“I like Paul,” one local politician with strong progressive bona fides told me.
It’s a sentiment shared by many, but Chaires, 31, believes he can convince voters that it’s time for a new voice – that Tonko has represented the Capital Region in Washington, D.C., long enough.
In our conversations, Chaires mostly steered clear of direct criticism, but questioned whether Tonko is really in touch with the needs and wants of the 20th Congressional District, which covers all of Albany and Schenectady counties plus parts of Saratoga, Montgomery and Rensselaer counties.
“It’s not that people don’t like Tonko,” Chaires said. “It’s that they know we need change, that it’s time for fresh blood. This is not a hostile takeover. It’s more of a changing of the guard.”
“When you become a career politician, you forget how and why you’re there.”
Carl Williams, a newly elected member of the Schenectady City Council, said Chaires has a “genuine understanding of the magnitude of running against Paul Tonko.”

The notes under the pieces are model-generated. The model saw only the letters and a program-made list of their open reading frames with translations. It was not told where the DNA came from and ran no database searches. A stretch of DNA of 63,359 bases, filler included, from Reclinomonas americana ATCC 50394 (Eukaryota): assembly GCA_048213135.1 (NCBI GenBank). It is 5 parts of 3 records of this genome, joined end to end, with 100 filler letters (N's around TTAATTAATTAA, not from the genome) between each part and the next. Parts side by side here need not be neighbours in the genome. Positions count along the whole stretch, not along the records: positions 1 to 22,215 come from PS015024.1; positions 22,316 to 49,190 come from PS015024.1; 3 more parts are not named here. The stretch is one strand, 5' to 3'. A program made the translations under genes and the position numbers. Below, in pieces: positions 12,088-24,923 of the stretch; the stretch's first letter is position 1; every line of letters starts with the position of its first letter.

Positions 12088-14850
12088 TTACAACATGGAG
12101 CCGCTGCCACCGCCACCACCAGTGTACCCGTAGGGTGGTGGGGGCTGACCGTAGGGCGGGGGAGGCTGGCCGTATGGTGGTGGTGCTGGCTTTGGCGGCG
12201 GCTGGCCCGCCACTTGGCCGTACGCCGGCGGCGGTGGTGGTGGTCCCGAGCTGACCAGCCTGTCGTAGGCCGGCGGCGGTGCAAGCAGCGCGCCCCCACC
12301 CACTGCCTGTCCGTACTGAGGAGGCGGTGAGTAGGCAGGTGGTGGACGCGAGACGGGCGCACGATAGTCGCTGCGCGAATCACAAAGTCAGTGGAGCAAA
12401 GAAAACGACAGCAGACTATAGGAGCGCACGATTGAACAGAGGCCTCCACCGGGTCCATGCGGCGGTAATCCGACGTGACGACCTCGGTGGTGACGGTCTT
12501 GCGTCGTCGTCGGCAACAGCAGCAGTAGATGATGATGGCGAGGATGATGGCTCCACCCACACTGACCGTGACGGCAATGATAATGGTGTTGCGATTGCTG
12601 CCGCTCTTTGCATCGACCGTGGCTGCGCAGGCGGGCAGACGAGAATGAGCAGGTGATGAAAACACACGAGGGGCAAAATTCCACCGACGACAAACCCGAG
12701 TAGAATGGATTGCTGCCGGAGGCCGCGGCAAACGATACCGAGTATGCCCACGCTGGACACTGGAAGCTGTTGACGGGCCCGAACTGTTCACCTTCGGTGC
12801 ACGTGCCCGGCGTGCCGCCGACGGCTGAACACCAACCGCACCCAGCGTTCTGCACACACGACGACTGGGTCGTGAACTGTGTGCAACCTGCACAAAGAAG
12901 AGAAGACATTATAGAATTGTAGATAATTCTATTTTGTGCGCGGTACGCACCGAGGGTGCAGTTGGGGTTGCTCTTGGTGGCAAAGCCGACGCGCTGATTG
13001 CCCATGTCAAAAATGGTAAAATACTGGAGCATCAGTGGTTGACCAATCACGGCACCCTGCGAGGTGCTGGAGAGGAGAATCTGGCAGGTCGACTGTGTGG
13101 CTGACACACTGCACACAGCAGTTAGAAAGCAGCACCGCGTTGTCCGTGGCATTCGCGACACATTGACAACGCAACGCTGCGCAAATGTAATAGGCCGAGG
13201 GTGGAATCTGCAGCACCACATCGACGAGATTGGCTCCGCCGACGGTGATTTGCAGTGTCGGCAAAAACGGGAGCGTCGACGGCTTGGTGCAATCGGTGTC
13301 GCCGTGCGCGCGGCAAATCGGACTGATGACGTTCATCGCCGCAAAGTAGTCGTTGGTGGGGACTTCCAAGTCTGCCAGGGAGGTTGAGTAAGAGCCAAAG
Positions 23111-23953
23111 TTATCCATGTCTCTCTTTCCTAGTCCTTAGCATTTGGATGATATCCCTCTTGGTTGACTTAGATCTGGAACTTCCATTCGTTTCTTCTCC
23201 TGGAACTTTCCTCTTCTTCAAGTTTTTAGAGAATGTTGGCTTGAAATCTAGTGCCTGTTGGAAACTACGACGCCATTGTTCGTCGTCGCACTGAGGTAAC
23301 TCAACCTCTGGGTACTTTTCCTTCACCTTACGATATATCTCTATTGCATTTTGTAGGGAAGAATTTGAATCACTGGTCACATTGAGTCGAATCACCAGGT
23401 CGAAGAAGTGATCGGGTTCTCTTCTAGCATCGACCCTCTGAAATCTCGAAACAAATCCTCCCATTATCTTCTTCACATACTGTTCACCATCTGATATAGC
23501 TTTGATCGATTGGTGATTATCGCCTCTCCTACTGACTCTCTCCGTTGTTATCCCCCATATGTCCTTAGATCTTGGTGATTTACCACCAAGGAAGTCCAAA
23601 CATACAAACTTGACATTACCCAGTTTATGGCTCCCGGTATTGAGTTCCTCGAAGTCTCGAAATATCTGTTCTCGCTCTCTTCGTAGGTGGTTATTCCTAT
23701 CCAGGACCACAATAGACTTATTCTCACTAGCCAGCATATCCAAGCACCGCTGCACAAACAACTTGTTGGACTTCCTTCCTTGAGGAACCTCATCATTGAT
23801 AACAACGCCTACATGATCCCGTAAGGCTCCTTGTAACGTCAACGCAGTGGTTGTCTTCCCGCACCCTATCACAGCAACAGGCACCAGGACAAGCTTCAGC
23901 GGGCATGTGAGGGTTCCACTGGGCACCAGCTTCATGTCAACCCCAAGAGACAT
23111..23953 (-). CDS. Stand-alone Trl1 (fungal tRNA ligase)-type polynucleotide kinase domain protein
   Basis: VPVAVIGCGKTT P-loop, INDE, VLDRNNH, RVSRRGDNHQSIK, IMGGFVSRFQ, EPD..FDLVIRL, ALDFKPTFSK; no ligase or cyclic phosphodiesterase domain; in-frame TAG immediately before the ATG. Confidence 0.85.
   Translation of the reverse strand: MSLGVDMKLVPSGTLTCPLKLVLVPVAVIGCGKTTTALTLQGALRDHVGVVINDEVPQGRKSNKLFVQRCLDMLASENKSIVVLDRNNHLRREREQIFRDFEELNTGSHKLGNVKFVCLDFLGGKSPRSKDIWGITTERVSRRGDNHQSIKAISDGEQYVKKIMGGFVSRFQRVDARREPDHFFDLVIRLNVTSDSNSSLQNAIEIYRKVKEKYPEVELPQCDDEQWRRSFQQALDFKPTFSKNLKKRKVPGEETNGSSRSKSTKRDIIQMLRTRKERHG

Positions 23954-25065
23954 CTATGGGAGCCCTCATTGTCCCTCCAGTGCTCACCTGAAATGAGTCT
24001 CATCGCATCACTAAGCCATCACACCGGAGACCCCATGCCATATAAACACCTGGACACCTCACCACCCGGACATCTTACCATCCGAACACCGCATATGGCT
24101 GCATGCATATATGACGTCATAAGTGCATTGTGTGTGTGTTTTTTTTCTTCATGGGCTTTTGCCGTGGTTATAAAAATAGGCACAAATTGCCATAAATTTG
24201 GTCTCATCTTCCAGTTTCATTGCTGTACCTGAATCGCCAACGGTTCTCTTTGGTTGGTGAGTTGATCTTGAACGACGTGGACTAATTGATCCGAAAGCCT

“The way I interpret Justin’s campaign is that he’s not taking anything away from Tonko,” Williams said. “But if the only voice that’s being heard is Paul Tonko’s, whose voices are we not hearing? … Justin wants to remind people that they have options.”
In a statement, Tonko praised Chaires, while also making it clear he’s intent on beating him in the primary.
“Justin and his family have been a positive force in our communities for years, and I commend him for his desire to get involved and better our neighborhoods,” Tonko said. “I always welcome more local voices to the race, and I look forward to making my case to voters on why I should continue to serve them in Congress.”
That voting record includes backing President Joe Biden’s Build Back Better bill after initially withholding his support, saying he couldn’t vote for it unless it contained measures to combat climate change.
With the bill now on life support, Tonko, who chairs the Energy and Commerce Committee’s environment and climate change subcommittee, told Politico that, “The elements of Build Back Better are very important, all of them. But I want us to get climate done to the best of our ability.”